There is beef stew and then there is beef stew. There is the perfectly nice man sitting across from you on the subway whom you have about as much feelings for as insert in the Sunday paper, and there is the man that makes your knees weak and you stay on the train two extra stops until you get up the nerve to introduce yourself, because he is just that good.
You say what you want, but that happened to me with the man (except it was a plane) and it happened to me with beef stew which that same man ordered for me at some cheap cafeteria outside Paris. Pour beef stew out of a can and call yourself not hungry, but buy yourself a beautiful bottle of red wine and use it for the stew, and you’ll be sitting down for dinner and getting up not only full but happy. If you have to eat every day, you may as well make it work for you.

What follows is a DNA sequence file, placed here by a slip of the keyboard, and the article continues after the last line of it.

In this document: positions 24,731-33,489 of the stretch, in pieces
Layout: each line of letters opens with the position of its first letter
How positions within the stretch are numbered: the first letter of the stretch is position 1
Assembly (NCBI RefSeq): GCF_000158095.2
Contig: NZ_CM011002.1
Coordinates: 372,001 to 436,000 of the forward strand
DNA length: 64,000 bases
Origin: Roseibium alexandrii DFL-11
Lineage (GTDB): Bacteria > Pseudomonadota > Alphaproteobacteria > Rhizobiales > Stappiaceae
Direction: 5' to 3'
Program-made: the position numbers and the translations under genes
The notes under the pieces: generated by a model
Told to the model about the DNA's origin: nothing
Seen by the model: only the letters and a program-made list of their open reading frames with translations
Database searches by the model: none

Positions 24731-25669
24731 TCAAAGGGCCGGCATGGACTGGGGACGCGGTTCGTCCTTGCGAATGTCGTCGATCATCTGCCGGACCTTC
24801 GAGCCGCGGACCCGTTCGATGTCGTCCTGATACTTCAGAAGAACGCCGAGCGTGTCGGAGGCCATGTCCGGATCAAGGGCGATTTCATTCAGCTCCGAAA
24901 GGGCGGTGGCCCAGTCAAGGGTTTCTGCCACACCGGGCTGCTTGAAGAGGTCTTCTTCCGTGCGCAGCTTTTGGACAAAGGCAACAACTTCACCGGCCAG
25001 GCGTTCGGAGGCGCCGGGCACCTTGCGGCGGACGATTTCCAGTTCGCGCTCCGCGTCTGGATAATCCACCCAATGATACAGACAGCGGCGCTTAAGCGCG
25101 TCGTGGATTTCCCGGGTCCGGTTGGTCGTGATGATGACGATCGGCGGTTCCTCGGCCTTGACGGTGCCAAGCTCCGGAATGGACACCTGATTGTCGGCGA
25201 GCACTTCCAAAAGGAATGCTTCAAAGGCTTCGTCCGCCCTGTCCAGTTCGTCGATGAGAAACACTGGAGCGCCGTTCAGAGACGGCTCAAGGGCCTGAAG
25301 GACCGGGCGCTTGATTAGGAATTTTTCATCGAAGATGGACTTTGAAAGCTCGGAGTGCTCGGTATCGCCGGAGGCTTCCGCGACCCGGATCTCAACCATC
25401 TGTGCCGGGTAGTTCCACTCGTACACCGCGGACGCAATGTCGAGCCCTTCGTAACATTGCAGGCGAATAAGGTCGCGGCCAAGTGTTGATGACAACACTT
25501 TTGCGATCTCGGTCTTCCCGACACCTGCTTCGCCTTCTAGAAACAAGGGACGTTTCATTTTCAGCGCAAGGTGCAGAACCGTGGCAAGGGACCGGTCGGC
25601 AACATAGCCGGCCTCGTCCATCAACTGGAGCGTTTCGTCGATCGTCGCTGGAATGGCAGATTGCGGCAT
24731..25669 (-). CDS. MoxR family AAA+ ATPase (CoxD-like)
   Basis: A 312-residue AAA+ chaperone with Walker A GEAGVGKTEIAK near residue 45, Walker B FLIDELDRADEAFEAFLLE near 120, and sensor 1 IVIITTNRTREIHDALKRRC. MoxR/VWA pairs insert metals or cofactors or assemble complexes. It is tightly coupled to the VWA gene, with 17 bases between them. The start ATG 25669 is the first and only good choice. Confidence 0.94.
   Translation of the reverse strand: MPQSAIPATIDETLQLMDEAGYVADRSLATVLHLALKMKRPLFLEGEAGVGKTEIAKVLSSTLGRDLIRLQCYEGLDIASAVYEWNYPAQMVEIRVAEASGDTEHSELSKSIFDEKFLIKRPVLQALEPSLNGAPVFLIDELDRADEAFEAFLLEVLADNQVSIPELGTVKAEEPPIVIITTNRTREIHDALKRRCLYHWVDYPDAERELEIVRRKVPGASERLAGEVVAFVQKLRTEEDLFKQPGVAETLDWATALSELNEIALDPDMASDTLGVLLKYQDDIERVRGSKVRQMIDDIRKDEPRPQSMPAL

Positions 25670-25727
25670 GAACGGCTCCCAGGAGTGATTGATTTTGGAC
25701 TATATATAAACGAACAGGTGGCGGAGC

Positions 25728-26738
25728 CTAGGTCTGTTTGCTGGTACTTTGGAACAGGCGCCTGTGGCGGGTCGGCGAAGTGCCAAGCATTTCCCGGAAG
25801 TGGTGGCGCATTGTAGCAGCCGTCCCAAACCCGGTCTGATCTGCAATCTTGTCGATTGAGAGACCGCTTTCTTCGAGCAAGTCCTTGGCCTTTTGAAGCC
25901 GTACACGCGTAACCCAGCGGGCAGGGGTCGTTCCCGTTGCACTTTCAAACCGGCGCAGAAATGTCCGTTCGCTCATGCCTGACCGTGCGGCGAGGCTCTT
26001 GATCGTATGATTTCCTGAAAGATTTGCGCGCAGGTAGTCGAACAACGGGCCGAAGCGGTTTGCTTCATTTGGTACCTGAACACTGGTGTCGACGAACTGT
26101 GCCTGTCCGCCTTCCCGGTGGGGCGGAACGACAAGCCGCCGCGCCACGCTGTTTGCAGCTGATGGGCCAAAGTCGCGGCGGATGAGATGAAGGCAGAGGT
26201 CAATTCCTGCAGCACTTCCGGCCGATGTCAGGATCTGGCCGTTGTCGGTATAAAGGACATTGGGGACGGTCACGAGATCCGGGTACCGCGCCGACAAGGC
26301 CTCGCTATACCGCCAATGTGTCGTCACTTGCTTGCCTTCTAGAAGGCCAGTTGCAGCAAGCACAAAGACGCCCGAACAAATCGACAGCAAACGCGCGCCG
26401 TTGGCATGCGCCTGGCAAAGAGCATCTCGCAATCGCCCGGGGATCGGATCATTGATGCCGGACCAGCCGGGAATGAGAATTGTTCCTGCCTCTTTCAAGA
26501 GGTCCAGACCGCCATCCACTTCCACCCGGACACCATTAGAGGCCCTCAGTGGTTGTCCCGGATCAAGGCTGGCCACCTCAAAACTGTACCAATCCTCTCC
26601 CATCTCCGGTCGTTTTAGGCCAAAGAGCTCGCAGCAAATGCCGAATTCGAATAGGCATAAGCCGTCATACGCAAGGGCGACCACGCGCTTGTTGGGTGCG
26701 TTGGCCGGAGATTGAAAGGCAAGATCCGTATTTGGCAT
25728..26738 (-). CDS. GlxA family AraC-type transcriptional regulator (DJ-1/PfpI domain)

Start with a soffritto of 1/2 a pound of peeled carrot, 1 onion and the inside stalks of celery, cut into a medium dice. Cook them in olive oil over low to medium heat with four whole cloves of garlic and a few sprigs of fresh thyme until they are caramelized and absolutely delicious (about 20 minutes). Remove from the pan and set aside. Pour in a little more olive oil. (If you like mushrooms, you can add those to the pan now, brown them off, season with a little salt, and then get the pan ready again for the browning of the meat.) Season about 2 pounds of boneless chuck cut into 1 inch pieces on all sides and then brown off with the intent of getting every piece on every side a deep brown. Remove the meat from the pan and set it on top of the vegetables. Add 1 cup of deep red gorgeous wine to the pan to deglaze, simmering for about 8 minutes. Add 1 cup of whole tomatoes that you have squeezed through your hands and another cup of homemade stock. Bring to a simmer. Taste for salt and freshly ground pepper. Dont’ go overboard with the seasonings, because the liquid will continue to reduce. Add the meat and the vegetables, and cover the pan, with the lid set ajar. Either stick the whole thing in the oven at 350 degrees, or set it on the stove for about 2 hours until the meat is tender. After the first hour and a half, add three peeled and chopped potatoes (about 1 inch pieces). Serve on it’s own with four or five candles on the table and a glass of wine.